Because I don’t regret for one second pursuing my independence, my passion, my new life, and I hope to enable other people to do the same. May we all have our own Independence Day, whenever and whatever that may be.
Have a happy and safe 4th friends!
I spent the weekend with some beautiful women. They were intelligent (like getting-into-the-best-business-school-in-the-country smart), driven (like being one of only a small group of women in their industry) and engaged (like being a member of the Peace Corps and a senior-level executive in the federal government.) Despite being heavy hitters in their fields, they embraced my lowly but admired profession of a blogger covering the wine-drinking and play date scene.
What I enjoyed the most about the weekend were the thought-provoking discussions. We talked about career management, the difficulties of being a working mom, strengthening our marriages and our ongoing fight against wrinkles.
But despite the fact that these women were all well-educated, successful and confident, they all chose different paths in life. One is a full-time consultant (if you consider full-time 50+ hours a week), another works part-time (25-30 hours a week), and yet another, like myself, had decided to hang up her suits to be a stay at home mom. And despite the differences in our religious beliefs, parenting philosophies and interests, I would call each of us a feminist, and I relished in our thought-provoking and peaceful discussions about women’s issues.
That’s why I have had such a hard time writing a blog post today. My Facebook feed is exploding with the Hobby Lobby aftermath, and although I wanted to write something light-hearted about friendship, the sting of reading what women are saying about other women on social platforms and the media has just made me sad.
I have no interest in writing about my opinion on the Hobby Lobby decision (although I did post my thoughts on a few friend’s threads…..why do I never learn) but I do feel like I need to address the issue of how dangerous I think alienating other women who are fighting for the same cause is.
For example, one person posted this: “By not supporting Justice Ginsburg, you are threatening the reproductive rights of our daughters.”
Another woman on television said: “Christian, stay-at-home moms are so out of touch with reality and are willing participants in their own oppression.”
And my personal favorite: “If you don’t get why today’s ruling sucked, you don’t deserve to be called a feminist.”
This is the sort of banter that I just don’t get — no class, no inclusion, no respect. And don’t think that I didn’t see it is coming from both sides.
Sometimes the very women that are proponents of “feminism” — the ones who proclaim they are for women’s rights — actually only like the women who think like them. Time and time again we try to pigeon-hole ourselves into what a true “feminist” is. If you choose to stay at home with your kids and let a man be the main breadwinner, you can’t be a feminist. If you are pro-life, you are stuck in the stone age. If you are not for affirmative action, you are not for women’s rights.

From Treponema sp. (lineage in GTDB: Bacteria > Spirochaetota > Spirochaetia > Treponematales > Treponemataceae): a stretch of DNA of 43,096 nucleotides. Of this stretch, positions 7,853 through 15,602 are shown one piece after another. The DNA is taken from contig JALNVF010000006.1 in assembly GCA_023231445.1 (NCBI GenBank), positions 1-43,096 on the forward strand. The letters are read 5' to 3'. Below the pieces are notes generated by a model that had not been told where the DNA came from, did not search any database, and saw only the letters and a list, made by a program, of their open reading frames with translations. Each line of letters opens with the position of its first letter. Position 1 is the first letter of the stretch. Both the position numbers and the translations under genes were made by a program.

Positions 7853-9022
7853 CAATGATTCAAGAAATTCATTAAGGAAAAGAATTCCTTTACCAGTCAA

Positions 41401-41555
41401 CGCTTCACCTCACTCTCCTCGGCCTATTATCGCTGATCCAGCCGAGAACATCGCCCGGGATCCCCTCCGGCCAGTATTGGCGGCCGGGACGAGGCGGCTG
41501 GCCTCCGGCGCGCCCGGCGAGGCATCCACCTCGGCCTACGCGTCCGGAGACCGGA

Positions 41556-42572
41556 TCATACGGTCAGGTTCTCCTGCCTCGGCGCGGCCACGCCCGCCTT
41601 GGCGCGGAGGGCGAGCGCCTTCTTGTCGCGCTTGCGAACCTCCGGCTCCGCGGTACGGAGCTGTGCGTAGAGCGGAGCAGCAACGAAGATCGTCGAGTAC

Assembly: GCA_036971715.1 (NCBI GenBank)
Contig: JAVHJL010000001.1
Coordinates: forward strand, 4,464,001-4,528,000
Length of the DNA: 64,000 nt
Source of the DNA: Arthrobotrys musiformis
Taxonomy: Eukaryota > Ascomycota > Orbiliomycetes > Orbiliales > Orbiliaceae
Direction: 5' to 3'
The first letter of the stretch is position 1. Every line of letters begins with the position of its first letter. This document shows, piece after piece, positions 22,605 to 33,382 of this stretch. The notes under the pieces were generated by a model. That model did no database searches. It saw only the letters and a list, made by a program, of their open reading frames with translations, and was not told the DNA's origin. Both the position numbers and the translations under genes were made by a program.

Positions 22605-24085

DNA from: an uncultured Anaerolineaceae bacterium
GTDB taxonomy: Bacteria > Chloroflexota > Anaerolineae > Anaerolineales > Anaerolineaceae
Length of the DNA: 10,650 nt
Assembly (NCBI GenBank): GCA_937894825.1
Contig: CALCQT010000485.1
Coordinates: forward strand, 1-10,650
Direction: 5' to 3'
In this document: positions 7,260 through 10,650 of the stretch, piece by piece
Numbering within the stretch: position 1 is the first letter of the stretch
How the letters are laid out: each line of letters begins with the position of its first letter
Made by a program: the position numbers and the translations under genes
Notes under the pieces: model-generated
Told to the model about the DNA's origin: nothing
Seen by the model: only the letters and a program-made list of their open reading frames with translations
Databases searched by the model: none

Stealing from Wikipedia, by definition feminism is a collection of movements and ideologies aimed at defining, establishing, and defending a state of equal political, economic, cultural, and social rights for women. This includes seeking to establish equal opportunities for women in education and employment. A feminist advocates or supports the rights and equality of women
If you ask me, this is a pretty broad definition, which is why I don’t understand why “feminists” continue to alienate other women. I for one don’t know any woman that is not for equality.
I believe that the very root of feminism is about choice. Having a choice about education and our professions, having a choice about our reproductive rights, and having a choice as to whether we want to work or stay at home. But when we constantly belittle those women that choose differently, think differently, believe differently, we do nothing for feminism. In fact, we hurt our cause.
Because when we shame women for their personal beliefs, we are no better than the men who we claim are oppressing us.
I get why people don’t think I am a good feminist. I am a stay at home mom who is currently completely financially reliant on my husband. I am not anti-man, a man-hater or think all men are oppressors, although I like to think I am pro-women (or more importantly, for universal human rights.) I am pro-choice, although I think abortions have become too common in today’s society. I don’t really believe in equal pay for equal work, but instead believe in equal pay for equal contributions, which I believe gives women a competitive advantage.
What makes me a feminist? I want to make going back to work after having a child easier, so I think we should have increased maternity and paternity time off. I believe we should have huge corporate tax incentives for businesses that offer child care, particularly for gaps or health issues. I believe crimes such as rape and domestic abuse should be prosecuted swiftly, mammograms and pap smears offered widely, and flex time be mandatory when possible. And yes, I even believe that birth control should be cost-effective and readily accessible.
But most importantly, I want less laws giving women our rights — such as the right to vote or to equal pay, and more people to ensure we have those rights that should have been originally distilled to us by the constitution. I believe in what Susan B. Anthony said many moons ago:
It was we, the people; not we, the white male citizens; nor yet we, the male citizens; but we, the whole people, who formed the Union…. Men, their rights and nothing more; women, their rights and nothing less.
I believe women should collectively come together to fight more for what unites us than what divides us. When issues like the Hobby Lobby ruling come up, we can’t let one judgement sway us from our ultimate goal of equality, and we can’t use it to ostracize those among us who want the same, but believe different things. I am for an educated debate, but I’m over the judgmental name calling.
Because I’m more than just my uterus. And although I like being a feminist, I don’t want to be a bitch.